Since the scripts are supposed to be used with the article, they are largely uncommented. The download also includes some utility scripts that I don't include in whole in the text, but only discuss and drop a link to.

These scripts are commented. The code in this article creates quite a few things on your server: databases, logins, etc. Therefore, I recommend that you run the code on your private instance.

By all means, application pool identity permissions event log, do not run the code on a production server! I should also point out that I assume that when you run the scripts, you are logged in with sysadmin permission. After all, you are playing the server-level DBA. To produce the output from the scripts, I have been running SSMS set to Results to Text to make it easier to present both result sets and error messages.

When you run the scripts yourself, you may prefer to run with output to grid, but you will need to switch between the Results and Messages tabs to see all the output. At any time you feel that you don't want these objects around anymore, you can use the script CleanupAll. All databases created in this article includes the string Play in the name, which can help you to identify whether a database on your server may come from this article.

Moreover, check before you start playing whether you have databases with this string — in that case, you need to be careful. Later releases have brought us some smaller additions to these features. I will call these out when they appear. This is an article about security features, and therefore it is apt to start with some application pool identity permissions event log considerations on security.

There is no script for this chapter, and the snippets are not to be intended to be executed. Security is one of those difficult things, because it often conflicts with other interests in the programming trade. Users are screaming for a solution and they want it now, and at this point they don't worry about security, they only want to get their work done.

But if you provide them with a solution that has a security hole and that hole is later exploited by a rogue employee or an hacker from the outside, guess who will get the blame. Application pool identity permissions event log, you must always develop with security in mind. In on my point of view, security consists of multiple lines of defence, so if one line is broken, the intruders are stopped by the next line, or at least restricted in how much damage they can inflict. An important thing to keep in mind is that computer systems are not static, but typically they undergo a lot of changes during their lifetime, both in how they are configured and how the code is written.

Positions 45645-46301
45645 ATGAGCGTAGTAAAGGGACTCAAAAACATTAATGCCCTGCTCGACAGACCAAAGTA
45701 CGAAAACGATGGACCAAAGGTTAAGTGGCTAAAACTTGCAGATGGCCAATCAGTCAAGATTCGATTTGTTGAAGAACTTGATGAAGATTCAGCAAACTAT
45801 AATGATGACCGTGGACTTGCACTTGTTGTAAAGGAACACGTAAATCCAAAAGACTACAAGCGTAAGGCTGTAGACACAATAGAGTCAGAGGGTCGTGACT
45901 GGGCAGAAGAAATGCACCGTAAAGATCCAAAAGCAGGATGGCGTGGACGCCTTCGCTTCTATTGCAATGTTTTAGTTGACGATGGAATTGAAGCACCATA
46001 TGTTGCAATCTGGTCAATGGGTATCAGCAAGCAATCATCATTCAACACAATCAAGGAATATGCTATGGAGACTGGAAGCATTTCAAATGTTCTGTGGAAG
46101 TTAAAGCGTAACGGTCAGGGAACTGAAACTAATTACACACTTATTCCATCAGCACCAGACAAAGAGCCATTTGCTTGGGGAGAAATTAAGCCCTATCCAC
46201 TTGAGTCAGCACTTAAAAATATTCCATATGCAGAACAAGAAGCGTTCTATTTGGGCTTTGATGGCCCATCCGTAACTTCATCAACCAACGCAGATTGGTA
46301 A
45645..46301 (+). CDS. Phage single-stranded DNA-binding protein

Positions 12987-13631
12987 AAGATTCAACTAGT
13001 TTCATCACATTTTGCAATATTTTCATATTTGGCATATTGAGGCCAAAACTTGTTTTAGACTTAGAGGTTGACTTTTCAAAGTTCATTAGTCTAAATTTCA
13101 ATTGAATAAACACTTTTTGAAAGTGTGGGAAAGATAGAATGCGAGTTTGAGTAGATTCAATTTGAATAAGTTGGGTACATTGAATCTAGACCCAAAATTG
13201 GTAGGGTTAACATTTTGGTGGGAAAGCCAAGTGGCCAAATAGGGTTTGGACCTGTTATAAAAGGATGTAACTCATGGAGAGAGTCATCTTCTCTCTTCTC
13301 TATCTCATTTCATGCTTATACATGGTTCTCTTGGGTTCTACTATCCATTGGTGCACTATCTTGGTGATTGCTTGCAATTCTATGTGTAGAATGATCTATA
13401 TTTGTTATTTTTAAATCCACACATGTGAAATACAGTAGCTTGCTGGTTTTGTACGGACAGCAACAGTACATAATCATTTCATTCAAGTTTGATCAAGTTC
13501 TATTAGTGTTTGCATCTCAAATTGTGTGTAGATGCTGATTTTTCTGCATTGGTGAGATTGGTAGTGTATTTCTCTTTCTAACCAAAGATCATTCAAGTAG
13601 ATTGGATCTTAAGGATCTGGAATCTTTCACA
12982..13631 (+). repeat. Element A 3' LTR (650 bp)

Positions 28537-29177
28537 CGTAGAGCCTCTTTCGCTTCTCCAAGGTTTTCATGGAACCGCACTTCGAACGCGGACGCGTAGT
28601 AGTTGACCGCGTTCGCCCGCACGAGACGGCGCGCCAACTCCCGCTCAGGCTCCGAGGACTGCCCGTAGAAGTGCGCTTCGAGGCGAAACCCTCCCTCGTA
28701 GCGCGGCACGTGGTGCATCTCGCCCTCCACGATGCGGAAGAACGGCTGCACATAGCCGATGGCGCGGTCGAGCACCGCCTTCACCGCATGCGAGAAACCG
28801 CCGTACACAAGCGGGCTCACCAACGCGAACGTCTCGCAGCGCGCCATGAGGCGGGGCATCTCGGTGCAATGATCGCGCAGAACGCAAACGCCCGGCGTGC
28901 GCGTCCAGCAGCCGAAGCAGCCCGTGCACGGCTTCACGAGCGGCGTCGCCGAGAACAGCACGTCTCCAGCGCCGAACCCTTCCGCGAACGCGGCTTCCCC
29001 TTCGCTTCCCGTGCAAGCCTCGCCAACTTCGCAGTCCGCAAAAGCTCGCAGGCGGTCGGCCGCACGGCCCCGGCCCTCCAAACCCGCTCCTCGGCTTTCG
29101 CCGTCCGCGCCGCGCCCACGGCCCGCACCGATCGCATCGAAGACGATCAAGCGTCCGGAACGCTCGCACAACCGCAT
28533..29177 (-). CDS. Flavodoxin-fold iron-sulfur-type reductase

If the system has a single line of defence, it only takes one bad programmer that makes a casual change to open a wide hole. Or one casual DBA to make a configuration change that takes down the line entirely. This is not the place to discuss all lines of defence you should have in place, but I will just give a quick list of some items:. You may object that in our application users need to be able to create tables, and Well, this article is exactly about that. How you can package privileged operations that go beyond the plain vanilla DML access in a stored procedure so that you don't have to grant users or application logins elevated permissions.

I want to highlight one specific security vulnerability and that is SQL injection, which is one of the most commonly exploited security holes. Here is a simple example in C :, application pool identity permissions event log. A malicious user can exploit this by entering something quite different from a customer name, for instance:. The key character is the single quote. The closing dashes comment out any remaining syntax in the original statement. Exactly what the user is able to do in the injected SQL depends on the next line of defence: that is, what permissions have been granted.

You may say to yourself: The user does not know what the SQL statement looks like, and it will take forever to figure out how to exploit a hole. Please remember that today hacking sites is a professional trade that pays well. These people have lot of time on their hands and good tooling to help them to trawl sites to find injection holes.